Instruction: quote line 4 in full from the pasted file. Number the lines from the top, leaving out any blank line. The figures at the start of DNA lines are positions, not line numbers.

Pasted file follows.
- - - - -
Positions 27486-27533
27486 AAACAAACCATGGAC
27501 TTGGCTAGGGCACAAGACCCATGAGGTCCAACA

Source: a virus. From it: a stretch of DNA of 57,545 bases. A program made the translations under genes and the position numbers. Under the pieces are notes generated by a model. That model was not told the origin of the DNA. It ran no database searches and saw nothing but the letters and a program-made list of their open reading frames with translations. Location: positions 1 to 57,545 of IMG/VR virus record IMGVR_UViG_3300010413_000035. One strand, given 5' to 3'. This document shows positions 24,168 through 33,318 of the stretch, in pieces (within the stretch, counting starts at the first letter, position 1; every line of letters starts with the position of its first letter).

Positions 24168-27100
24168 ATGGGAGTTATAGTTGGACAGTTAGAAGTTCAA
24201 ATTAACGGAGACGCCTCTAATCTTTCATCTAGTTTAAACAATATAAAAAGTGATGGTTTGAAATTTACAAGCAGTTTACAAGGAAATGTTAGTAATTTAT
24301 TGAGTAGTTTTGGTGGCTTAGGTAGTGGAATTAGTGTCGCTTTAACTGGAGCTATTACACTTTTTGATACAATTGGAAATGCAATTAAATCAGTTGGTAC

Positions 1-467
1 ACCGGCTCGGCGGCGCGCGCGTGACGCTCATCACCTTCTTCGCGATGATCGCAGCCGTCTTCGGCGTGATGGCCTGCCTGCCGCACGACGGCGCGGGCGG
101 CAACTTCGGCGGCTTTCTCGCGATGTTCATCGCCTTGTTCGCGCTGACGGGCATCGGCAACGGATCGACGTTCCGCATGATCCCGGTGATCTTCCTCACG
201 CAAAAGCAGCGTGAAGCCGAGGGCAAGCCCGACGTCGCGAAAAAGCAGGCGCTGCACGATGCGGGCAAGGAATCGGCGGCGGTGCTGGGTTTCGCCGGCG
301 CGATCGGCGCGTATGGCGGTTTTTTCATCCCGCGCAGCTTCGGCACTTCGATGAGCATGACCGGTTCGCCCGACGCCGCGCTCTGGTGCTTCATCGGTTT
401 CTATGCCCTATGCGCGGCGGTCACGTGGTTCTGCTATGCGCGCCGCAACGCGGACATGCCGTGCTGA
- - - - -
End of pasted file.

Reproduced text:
Source: a virus. From it: a stretch of DNA of 57,545 bases. A program made the translations under genes and the position numbers. Under the pieces are notes generated by a model. That model was not told the origin of the DNA. It ran no database searches and saw nothing but the letters and a program-made list of their open reading frames with translations. Location: positions 1 to 57,545 of IMG/VR virus record IMGVR_UViG_3300010413_000035. One strand, given 5' to 3'. This document shows positions 24,168 through 33,318 of the stretch, in pieces (within the stretch, counting starts at the first letter, position 1; every line of letters starts with the position of its first letter).